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International IEQ experts Seema Bhangar and Raefer Wallis talk about the complexities of monitoring indoor air quality conditions.

There are a number of factors that affect indoor air quality: climatic conditions such as temperature and humidity, the environmental conditions outside, the number of people in the room, furniture, technical equipment, and the building construction materials.

It is the complexity of the subject matter that has kept Indoor Air Quality (IAQ) out of the spotlight, according to Seema Bhangar, senior indoor quality manager at WeWork in San Francisco.

“When it comes to energy, it’s easy to set a benchmark: you measure the consumption value and then you set a target to reduce this value. Air quality is a much more complex issue, and there are many different benchmarks,” Bhangar said said said said said said said said said said said outlining the difficulty in finding the right approach.

“That’s why almost every company has an energy manager, but hardly any of them have an air quality manager.”

These principles need to be translated into efficient actions. But that requires the right tools.

“Technology has evolved at an incredibly rapid pace over the past few years,” Bhangar said.

“The possibility of measuring, digitalizing, processing, and visualizing things has arrived.”

Welcome to the world of Raefer Wallis.  For 15 years, the qualified architect has been working on indoor air quality standards, and from his work has developed the international RESET standard.

“Air quality is not a do-it-yourself issue. It’s far too complex for that,” Wallis said.It’s far too complex for that,” Wallis said.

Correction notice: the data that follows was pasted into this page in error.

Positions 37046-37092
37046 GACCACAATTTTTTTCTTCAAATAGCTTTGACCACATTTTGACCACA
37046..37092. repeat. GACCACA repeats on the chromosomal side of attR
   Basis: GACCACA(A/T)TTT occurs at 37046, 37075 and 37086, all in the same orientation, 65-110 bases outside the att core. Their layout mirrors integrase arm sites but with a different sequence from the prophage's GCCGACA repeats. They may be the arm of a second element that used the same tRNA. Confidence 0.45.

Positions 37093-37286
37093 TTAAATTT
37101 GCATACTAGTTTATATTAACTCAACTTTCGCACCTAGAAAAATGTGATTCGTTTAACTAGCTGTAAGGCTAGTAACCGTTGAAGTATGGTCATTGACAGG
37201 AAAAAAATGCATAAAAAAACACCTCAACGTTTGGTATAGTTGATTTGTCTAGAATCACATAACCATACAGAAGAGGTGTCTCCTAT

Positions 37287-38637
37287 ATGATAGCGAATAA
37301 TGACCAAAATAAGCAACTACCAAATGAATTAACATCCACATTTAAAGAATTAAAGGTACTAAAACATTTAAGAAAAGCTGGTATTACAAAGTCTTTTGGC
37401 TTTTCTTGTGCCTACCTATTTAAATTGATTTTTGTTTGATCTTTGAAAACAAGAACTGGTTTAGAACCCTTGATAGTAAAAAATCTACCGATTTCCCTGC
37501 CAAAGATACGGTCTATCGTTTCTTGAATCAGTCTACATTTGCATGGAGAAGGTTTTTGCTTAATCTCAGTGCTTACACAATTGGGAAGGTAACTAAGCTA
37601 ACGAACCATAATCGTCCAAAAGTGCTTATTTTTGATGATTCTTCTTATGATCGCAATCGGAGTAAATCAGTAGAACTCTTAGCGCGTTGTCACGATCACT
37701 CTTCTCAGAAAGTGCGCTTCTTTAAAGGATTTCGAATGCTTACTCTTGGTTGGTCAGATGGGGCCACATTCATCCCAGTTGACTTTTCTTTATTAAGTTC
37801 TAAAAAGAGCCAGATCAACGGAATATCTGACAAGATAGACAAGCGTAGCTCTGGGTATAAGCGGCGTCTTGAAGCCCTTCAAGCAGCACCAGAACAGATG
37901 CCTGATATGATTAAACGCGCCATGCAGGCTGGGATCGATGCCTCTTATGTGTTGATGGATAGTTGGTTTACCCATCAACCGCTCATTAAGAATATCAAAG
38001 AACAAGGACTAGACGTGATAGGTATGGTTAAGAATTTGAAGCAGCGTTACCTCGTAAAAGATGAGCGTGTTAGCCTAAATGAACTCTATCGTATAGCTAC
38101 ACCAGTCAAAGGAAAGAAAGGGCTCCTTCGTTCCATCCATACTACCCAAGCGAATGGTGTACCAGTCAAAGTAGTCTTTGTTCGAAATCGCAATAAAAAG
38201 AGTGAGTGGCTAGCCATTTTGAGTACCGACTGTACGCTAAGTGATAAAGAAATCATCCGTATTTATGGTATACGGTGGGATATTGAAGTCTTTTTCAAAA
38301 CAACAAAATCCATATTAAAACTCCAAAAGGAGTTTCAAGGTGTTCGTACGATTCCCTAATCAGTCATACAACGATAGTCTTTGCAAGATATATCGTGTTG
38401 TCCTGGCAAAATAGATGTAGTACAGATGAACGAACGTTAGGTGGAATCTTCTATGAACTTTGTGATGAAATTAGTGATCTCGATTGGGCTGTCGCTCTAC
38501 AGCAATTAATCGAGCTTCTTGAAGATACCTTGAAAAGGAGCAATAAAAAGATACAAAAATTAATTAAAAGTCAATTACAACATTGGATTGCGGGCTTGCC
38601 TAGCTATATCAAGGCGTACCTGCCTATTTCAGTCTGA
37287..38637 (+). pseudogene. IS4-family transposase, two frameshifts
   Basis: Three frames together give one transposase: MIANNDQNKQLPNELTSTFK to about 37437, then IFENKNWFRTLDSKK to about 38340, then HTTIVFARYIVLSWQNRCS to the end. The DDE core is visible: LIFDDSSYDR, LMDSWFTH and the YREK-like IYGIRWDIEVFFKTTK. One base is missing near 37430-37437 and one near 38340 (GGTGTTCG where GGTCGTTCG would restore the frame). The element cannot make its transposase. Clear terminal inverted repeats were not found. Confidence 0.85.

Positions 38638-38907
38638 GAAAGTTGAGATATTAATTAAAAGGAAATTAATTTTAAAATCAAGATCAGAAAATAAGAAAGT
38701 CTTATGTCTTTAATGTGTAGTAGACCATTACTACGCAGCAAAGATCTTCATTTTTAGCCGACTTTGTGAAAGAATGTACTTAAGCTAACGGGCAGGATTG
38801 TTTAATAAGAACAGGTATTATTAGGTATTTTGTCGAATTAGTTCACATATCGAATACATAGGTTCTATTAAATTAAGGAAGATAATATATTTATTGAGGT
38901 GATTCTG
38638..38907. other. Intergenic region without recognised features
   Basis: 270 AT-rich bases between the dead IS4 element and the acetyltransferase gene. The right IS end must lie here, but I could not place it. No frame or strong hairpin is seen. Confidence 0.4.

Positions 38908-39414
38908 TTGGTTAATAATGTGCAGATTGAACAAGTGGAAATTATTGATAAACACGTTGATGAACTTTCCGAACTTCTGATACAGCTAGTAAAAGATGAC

He explains that there are so many different variables, some of which are actually contradictory —for example, how do you ventilate a room properly if the air outside is polluted?

In this case, solutions implemented without being rooted in data might not be very effective.

In Western countries especially, he said monitoring air quality indoors is largely done through “guesstimating,” i. e. using a broad rule of thumb guideline.

“It’s like a doctor who prescribes a treatment without being able to make a reliable diagnosis,” he said.

Wallis is therefore in favour of intelligent, automated systems—which he also applies himself. “Most people don’t know that suitable technology has been around for a long time,” he said.

RESET uses the data recorded from sensors mounted on the walls or installed in the ventilation system. This is an area in which Wallis also works with ebm-papst, who offer not only fans with certified sensors, but also a platform for processing the data.

With the sensor data, the air quality can be analyzed in real time and subsequently optimized with the help of the platform.

Wallis said this technology doesn’t require a major investment.

“The devices that we work with came onto the market in 2008 and have been designed as smart solutions since 2016. They are now sophisticated, quick to install, and cost-effective.”

RESET is the world's first sensor-based and performance-driven data standard and certification program for the built environment. Particularly in cities with high levels of air pollution, air quality has long been an important issue; globally, the issue has come into focus, especially due to the Coronavirus pandemic.

Receiving RESET Certification is based on passing both a site audit and a data audit that confirms compliance with RESET air limits for at least three consecutive months. Here, values for levels of particulate matter, volatile organic compounds, carbon dioxide, temperature and relative humidity are included in the assessment.

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